The Dance of Air and Sea: How Oceans, Weather, and Life Link Together

The Dance of Air and Sea: How Oceans, Weather, and Life Link Together

The Dance of Air and Sea: How Oceans, Weather, and Life Link Together

The Dance of Air and Sea: How Oceans, Weather, and Life Link Together

Synopsis

How can the tiny plankton in the sea just off Western Europe be affected by changes 6000 km away on the other side of the North Atlantic Ocean? How can a slight rise in the temperature of the surface of the Pacific Ocean have a devastating impact on amphibian life in Costa Rica? Living populations across the globe are connected by great swayings of the world's atmosphere and oceans, the largest of which is El Nino. For almost half a century, the numbers of some of the smallest animals in the North Sea have gone up and down as the Gulf Stream has moved north and south 4000miles away at the coast of the USA. This connection has happened because the weather patterns over the North Atlantic are intertwined by a phenomenon first described by a Danish missionary in the eighteenth century, the North Atlantic Oscillation. In The Dance of Air and Sea Arnold Taylor focuses on the large-scale dynamics of the world's climate, looking at how the atmosphere and oceans interact, and the ways in which ecosystems in water and on land respond to changes in weather. He tells stories of how discoveries were made, and the scientists who made them; and he considers the crucial issues of how the discoveries aid our response to global warming.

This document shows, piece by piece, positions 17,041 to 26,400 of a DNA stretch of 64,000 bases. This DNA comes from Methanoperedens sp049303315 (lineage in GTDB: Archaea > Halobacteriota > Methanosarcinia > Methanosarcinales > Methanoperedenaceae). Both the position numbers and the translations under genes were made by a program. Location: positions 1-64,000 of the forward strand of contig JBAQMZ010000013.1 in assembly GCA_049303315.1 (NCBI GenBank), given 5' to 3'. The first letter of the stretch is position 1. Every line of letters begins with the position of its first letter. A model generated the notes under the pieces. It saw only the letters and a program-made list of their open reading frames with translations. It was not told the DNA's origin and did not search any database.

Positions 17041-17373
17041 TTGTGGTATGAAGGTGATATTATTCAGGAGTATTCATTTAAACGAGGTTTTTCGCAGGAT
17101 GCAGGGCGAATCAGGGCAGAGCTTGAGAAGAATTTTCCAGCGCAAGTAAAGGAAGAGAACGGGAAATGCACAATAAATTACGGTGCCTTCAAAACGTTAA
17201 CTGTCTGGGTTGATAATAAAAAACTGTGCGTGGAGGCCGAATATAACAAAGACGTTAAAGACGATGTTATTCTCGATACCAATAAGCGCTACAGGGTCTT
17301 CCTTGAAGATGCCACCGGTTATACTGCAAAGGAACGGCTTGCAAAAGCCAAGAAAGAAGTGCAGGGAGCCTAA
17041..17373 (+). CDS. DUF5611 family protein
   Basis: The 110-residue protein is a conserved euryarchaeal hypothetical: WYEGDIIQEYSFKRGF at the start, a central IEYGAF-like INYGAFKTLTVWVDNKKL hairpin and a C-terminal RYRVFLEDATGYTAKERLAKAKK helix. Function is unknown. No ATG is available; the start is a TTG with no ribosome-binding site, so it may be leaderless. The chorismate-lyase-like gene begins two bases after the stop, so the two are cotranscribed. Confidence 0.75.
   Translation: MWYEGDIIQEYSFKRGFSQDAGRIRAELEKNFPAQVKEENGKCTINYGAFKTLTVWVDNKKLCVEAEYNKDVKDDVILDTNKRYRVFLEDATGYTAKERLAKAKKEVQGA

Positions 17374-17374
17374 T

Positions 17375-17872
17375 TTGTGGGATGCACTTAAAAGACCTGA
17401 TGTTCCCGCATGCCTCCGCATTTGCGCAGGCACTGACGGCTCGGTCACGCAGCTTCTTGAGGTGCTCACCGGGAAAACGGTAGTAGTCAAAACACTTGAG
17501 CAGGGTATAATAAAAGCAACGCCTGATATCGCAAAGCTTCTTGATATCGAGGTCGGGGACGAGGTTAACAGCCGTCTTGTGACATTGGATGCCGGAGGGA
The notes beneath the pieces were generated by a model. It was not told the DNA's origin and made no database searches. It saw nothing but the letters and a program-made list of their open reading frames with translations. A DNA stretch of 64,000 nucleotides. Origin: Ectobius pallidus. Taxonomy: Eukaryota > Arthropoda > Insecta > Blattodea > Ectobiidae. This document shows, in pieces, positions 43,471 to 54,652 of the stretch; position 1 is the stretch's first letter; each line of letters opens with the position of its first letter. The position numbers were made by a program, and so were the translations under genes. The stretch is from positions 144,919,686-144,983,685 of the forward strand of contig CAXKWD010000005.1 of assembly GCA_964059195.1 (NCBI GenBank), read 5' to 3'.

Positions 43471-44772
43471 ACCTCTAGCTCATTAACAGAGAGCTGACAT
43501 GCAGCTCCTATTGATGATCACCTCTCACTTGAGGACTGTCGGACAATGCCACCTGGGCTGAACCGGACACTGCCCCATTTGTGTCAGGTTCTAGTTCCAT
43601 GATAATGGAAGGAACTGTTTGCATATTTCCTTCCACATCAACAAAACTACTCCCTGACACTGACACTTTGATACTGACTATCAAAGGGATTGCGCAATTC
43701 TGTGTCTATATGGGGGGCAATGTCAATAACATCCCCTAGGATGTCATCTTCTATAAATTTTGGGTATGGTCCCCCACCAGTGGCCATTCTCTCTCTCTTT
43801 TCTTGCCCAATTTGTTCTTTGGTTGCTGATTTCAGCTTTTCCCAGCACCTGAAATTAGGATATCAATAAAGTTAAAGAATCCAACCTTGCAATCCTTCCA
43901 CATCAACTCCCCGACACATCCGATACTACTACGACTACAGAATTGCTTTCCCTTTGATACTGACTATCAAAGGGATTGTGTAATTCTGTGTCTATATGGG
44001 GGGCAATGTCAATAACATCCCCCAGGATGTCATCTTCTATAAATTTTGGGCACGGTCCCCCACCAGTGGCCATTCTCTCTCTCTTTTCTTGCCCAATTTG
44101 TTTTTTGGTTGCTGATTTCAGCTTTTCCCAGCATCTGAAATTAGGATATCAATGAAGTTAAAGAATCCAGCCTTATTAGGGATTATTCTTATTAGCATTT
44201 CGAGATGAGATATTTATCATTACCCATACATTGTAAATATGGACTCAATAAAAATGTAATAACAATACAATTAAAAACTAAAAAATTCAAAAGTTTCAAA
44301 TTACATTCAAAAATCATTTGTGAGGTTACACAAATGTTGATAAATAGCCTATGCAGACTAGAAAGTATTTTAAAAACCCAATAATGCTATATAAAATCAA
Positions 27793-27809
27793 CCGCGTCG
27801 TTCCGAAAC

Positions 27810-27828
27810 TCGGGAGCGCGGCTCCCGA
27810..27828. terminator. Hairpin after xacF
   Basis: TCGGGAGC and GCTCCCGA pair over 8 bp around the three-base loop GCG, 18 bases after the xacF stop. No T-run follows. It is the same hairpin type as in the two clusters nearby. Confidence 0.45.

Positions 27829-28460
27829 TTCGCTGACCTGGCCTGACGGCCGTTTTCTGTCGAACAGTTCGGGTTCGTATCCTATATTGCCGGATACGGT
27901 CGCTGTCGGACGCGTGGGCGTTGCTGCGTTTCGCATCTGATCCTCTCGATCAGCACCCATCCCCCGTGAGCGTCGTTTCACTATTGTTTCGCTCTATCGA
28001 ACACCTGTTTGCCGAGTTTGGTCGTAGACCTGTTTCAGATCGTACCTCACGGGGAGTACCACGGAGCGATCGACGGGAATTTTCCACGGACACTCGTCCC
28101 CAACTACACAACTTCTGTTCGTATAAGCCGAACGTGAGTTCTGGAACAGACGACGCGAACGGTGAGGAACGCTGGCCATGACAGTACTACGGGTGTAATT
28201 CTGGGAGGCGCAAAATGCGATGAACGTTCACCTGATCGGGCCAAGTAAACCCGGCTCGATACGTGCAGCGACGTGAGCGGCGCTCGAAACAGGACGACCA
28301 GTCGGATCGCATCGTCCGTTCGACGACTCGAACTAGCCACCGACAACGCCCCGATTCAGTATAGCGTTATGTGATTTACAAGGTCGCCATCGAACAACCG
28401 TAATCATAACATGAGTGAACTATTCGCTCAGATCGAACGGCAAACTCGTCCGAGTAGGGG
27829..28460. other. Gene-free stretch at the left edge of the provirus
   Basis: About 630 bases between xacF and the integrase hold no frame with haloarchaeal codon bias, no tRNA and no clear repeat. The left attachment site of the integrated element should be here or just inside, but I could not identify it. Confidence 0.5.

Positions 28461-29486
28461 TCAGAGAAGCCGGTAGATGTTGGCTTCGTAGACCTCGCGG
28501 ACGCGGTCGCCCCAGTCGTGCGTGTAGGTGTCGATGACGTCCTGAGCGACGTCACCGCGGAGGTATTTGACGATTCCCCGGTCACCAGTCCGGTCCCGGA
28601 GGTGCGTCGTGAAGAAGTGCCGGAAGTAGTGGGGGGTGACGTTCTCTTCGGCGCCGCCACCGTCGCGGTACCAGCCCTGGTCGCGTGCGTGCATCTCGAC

Excerpt

The journey to this book began in August 1990, when a student, Nick Baker, who was assisting me for a few months, constructed the pair of graphs which are reproduced in Fig. 1.1 (at that time the observations ended in 1988). The graphs were updates of a pair I had constructed towards the end of the 1970s at the suggestion of the late Gerry Robinson, so the origin of the book was even earlier. Upon seeing the new graphs, I initiated a search to find out why the changes in two completely different quantities, separated by thousands of miles, should be linked, a search that involved the oceanography and climatology of the North Atlantic, ecology, limnology (the study of lakes), and computer modelling. After the results were published, it became clear to me that there was a popular interest in the topic, for short articles appeared in newspapers and magazines. I was also occasionally asked for radio and television interviews. Even so, the idea of writing a book about the unusual connection didn’t crystallise until a visit to the Devon town of Totnes a few years later.

The ancient borough of Totnes, with a prominent position above the River Dart, is one of Devon’s gems, full of both colour and character that stems from a rich cultural, historical, and archaeological heritage. It is the second oldest borough in England. From the quay, Fore Street rises up past many fine examples of 16th and 17th century merchants’ houses into the centre of the town, passing underneath the East Gate Arch—a splendid Tudor structure. It was in a bookshop on Fore Street, just up from the arch that I developed a plan of the book’s layout. Writing the book took rather longer than I anticipated and had the assistance of a number of people.

Search by... Author
Show... All Results Primary Sources Peer-reviewed

Oops!

An unknown error has occurred. Please click the button below to reload the page. If the problem persists, please try again in a little while.